Late-breaking news: there are renewed rumors of a light-and-thin Powerbook making its way into the Apple line-up sometime soon, so I am now doubly sure I made the right choice.

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6 Comments on “Powerbook 12": The Upgrade

  1. I miss the days of my 1Ghz powerbook when the fan never really started and I could use it most of the time on my lap without getting burnt.

    The 1.67 Ghz was an unlucky computer and had many memory issues and I discovered many other customers had the same problems. Even with the 1.67 the fan ran most of the times after 20-30 minutes of use and it got VERY hot especially when recharging.

    The new Intel Core Duo 2Ghz is somehow halfway. It does get hot and using it on my lap after a while is too much, but it’s already much better and WAY faster than the 1.67 in many tasks.

  2. Hi there,
    I was googling for the CPU upgrade for my Powerbook and came across this site – I looked on the xlr8 website and the link to the CPU upgrade for Powerbook is blank. Do you have the full URL or a contact number/email for them at all please? Would live to give this machine a new lease of life!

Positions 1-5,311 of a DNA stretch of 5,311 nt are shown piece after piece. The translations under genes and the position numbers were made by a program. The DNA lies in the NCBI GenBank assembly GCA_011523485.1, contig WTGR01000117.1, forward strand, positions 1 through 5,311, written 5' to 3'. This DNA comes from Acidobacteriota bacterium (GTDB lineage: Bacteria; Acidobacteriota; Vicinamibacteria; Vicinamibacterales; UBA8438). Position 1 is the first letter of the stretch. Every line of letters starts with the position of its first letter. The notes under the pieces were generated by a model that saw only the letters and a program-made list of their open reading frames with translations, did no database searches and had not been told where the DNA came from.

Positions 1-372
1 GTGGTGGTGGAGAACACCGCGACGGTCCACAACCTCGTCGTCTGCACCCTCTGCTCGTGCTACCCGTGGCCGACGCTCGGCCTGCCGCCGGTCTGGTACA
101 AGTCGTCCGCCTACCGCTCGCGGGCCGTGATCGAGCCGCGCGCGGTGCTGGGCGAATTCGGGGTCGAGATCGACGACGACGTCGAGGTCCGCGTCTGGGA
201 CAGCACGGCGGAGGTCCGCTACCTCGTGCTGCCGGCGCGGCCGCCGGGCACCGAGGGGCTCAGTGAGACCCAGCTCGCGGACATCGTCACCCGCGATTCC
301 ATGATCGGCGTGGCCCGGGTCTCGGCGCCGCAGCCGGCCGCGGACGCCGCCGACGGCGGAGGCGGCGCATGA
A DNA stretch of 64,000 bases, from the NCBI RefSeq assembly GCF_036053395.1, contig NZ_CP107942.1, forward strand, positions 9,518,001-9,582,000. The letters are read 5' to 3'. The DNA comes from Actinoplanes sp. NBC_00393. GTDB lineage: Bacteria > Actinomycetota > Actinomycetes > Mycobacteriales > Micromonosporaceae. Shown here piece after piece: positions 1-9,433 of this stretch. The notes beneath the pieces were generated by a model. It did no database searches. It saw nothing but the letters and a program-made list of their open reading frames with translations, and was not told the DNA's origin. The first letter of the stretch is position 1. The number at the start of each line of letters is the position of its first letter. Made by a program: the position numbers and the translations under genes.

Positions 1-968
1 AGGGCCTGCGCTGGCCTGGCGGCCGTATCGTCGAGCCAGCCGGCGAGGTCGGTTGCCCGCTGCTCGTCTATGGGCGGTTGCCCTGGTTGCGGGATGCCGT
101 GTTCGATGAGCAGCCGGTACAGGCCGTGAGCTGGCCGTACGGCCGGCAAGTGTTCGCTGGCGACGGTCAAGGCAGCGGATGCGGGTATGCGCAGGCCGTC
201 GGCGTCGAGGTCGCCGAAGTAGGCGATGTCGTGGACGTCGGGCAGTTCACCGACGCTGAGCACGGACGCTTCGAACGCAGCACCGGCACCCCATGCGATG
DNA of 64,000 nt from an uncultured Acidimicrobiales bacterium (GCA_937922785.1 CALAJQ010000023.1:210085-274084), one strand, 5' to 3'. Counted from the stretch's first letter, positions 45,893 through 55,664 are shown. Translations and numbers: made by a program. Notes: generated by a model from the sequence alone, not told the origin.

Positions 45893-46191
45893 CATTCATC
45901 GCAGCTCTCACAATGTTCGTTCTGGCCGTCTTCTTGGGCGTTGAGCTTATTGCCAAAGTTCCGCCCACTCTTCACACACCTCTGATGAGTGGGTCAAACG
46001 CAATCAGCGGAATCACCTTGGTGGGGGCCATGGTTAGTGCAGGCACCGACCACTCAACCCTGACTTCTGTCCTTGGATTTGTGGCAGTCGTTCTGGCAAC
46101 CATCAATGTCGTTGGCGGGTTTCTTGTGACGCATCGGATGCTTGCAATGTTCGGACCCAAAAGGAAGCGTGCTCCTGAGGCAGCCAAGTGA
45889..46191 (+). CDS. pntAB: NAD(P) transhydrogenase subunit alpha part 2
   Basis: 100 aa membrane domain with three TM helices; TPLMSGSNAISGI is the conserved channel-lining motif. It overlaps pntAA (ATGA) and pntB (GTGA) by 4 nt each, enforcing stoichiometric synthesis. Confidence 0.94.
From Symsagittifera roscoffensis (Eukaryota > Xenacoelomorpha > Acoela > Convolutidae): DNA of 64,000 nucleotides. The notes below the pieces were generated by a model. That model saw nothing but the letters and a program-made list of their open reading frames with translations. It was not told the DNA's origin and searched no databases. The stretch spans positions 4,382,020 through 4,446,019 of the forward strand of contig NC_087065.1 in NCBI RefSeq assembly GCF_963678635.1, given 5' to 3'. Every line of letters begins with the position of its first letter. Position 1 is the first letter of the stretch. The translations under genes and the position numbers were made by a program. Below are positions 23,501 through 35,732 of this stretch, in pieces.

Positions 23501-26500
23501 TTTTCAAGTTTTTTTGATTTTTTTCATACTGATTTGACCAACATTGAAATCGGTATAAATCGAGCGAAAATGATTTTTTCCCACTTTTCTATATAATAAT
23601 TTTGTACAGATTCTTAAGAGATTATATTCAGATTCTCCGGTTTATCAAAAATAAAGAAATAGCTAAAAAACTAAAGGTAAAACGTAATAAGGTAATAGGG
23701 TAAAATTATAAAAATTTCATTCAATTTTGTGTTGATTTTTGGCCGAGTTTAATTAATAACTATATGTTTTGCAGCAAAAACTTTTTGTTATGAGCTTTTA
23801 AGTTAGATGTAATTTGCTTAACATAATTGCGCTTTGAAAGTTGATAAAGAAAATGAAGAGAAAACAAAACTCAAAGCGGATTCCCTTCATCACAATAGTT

Cheers
    Si

  3. The Daystar site is: http://daystartechnology.com/ – that’s where they still sell the upgrade, I believe. FYI I’m still truckin’ along with the upgraded 12-inch. I resisted the urge to buy a Macbook Air and I’m glad I did considering all the problems that have cropped up with it (overheating, crashing, etc..). I’ll wait for the next rev before I upgrade.

  4. It’s funny that you mentioned the Macbook Air in your last post. I had quite a bad experience with that. The logicboard died that’s quite and expensive expense. The mac technician guy that opened the computer when the computer crashed down told me that he saw many MBA coming with those sort of problems.

    The funny part is that after mourning my MBA that I had for 5 months in 2008-2009 I decided to go for a powerbook 12 inches. I was looking for information about upgrading it a little and I found your blog. I got this powerbook for 200 cdn$ and it’s in very good shape. It looks almost as good as a brand new computer. I installed a fresh leopard version and it’s quite an amazing machine considering its age. I’m looking into upgrading the memory to its full 1.25 (I’m at 768) and I’ll see from there.

    So far and I must say almost in 2011 I’m very happy with my new “old” powerbook g4 12 inches and I’m back on MrACk (Mac track).

  5. Hey Jonathan – thanks for your comment! I am now happily on the MBA for about 18 months (I haven’t had any logic board problems, happy to say). Glad to hear about your experience with the G4 12″ though – it really was a great machine.

  6. Hey Dan,

    So is the MBA the next rev? Did they make significant changes to the inside build? I guess they had to with all the problems they encountered at first. What happened to your powerbook G4? Did you sell it to an Apple museum?

    Jon